The Future Of Third-Party Twitter Apps Doesn’t Look Very Promising

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Your favorite third-party Twitter app's days may be numbered.
Your favorite third-party Twitter app's days may be numbered.

Last March, Twitter told the developer community to stop making third-party apps and clients that “mimic or reproduce the mainstream Twitter consumer client experience.” Twitter said, “We need to move to a less fragmented world, where every user can experience Twitter in a consistent way.”

Fast forward more than a year later, and Twitter is slowly moving away from an open platform for developers to build upon. Twitter plans to implement stricter API guidelines for developers, and while there’s no concrete evidence that Twitter will shut down third-party apps altogether, the current landscape of great apps like Tweetbot and Twitterrific could look very different in coming months.

According to a report from The Verge, “major changes are coming in the next few months which will move Twitter from an open platform popular among independent developers towards a walled garden more akin to Facebook.” Instead of an open API that developers can use to power full-featured apps like Twittelator Neue, third-party clients that replace Twitter’s own app experience could be in the company’s sights. According to The Verge:

Twitter won’t become a walled garden disconnected to the open web. But the company leadership does believe the best way to attract big brand advertisers and create meaningful revenue is to adopt a closed ecosystem, similar to Facebook, in which users access the service mainly through the company’s website and mobile apps, rather than third party clients. The company doesn’t want to deal with fragmentation across different services, where it would have to work with API partners to ensure advertising and rich media was being properly displayed. This would become increasingly challenging, as sources familiar with Twitter’s plans say that it’s hoping to bring a number of new services into the Twitter stream, everything from booking a restaurant reservation to purchasing an item to playing a game.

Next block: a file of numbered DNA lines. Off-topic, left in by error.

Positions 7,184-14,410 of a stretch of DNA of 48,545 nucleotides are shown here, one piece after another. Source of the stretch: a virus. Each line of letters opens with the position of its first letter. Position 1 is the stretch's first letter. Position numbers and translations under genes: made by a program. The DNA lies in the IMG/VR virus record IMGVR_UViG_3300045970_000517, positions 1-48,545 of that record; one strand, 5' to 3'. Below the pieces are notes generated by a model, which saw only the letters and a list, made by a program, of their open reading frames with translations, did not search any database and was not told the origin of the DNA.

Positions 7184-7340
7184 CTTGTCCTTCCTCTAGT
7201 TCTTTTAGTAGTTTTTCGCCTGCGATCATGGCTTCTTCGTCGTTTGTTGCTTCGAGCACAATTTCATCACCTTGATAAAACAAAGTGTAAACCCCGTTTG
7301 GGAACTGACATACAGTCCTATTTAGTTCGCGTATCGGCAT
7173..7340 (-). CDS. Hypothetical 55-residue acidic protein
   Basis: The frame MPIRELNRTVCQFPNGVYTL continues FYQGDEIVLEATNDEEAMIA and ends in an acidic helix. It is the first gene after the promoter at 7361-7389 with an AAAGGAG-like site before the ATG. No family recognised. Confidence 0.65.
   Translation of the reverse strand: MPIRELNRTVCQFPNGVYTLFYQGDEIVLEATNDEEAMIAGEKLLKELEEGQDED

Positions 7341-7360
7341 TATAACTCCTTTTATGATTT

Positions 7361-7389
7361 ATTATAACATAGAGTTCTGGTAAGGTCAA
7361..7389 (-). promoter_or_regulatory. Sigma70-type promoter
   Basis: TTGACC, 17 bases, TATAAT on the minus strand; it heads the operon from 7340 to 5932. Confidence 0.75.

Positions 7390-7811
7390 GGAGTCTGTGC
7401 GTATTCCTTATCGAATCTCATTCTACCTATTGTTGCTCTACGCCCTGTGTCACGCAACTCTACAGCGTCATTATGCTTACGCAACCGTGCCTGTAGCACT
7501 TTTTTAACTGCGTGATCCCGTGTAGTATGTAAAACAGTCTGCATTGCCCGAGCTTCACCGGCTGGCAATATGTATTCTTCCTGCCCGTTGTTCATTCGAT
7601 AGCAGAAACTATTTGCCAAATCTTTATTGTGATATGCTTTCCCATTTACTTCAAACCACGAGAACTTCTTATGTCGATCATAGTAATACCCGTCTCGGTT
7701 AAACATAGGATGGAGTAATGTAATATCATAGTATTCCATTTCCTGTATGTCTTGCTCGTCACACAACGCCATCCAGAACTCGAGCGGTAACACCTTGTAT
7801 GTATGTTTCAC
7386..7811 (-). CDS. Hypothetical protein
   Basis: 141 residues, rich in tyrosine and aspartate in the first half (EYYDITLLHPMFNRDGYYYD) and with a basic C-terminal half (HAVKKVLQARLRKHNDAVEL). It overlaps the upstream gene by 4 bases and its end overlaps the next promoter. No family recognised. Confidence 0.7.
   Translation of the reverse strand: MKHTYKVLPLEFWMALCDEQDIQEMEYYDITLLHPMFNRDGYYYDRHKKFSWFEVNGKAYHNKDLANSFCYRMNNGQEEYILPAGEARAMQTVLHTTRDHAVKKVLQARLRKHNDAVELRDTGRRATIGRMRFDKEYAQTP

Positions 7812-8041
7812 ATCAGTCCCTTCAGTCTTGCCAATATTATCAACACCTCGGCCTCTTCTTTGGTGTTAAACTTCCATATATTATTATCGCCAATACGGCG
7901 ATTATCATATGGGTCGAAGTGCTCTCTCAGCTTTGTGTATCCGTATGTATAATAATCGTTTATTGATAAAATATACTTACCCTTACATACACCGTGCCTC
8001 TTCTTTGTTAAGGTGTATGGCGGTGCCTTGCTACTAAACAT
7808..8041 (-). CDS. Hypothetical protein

Twitter’s approach makes sense from a business perspective. The social network has been doing brand promotions, and you don’t want a large number of eyeballs on a third-party client to be excluded because the app somehow hides promotions. Tweetbot for iOS allows you to ‘mute’ a Twitter account in the app’s timeline, effectively hiding that account’s tweets. Twitter is becoming a full-fledged media company with big advertising partners and expandable tweets, and it’s becoming harder to ensure that everyone has the same experience across clients and operating systems.

What’s even scarier is that a leaked internal build of Twitter for iPhone no longer displays what app a tweet was sent from. The omission could mean nothing, or it could mean everything for third-party Twitter apps.

We all love our favorite Twitter app. Twitter itself owns a decent iOS app and sorely ignored Mac app for Apple users, and the company also owns TweetDeck. If Twitter did indeed start to squeeze out popular clients like Tweetbot and Echofon, third-party app users and developers would be completely outraged. Twitter became what it is today because of awesome developers making great app experiences. Heck, the official Twitter for iPhone and Mac apps exist because Twitter bought Tweetie! Choking out third-party devs would be a fantastic way for Twitter to piss off its loyal group of core power users. The question is this: Has Twitter become big enough to not care about biting the hand that feeds?

Developers are concerned about the future of third-party Twitter apps, and you should be too.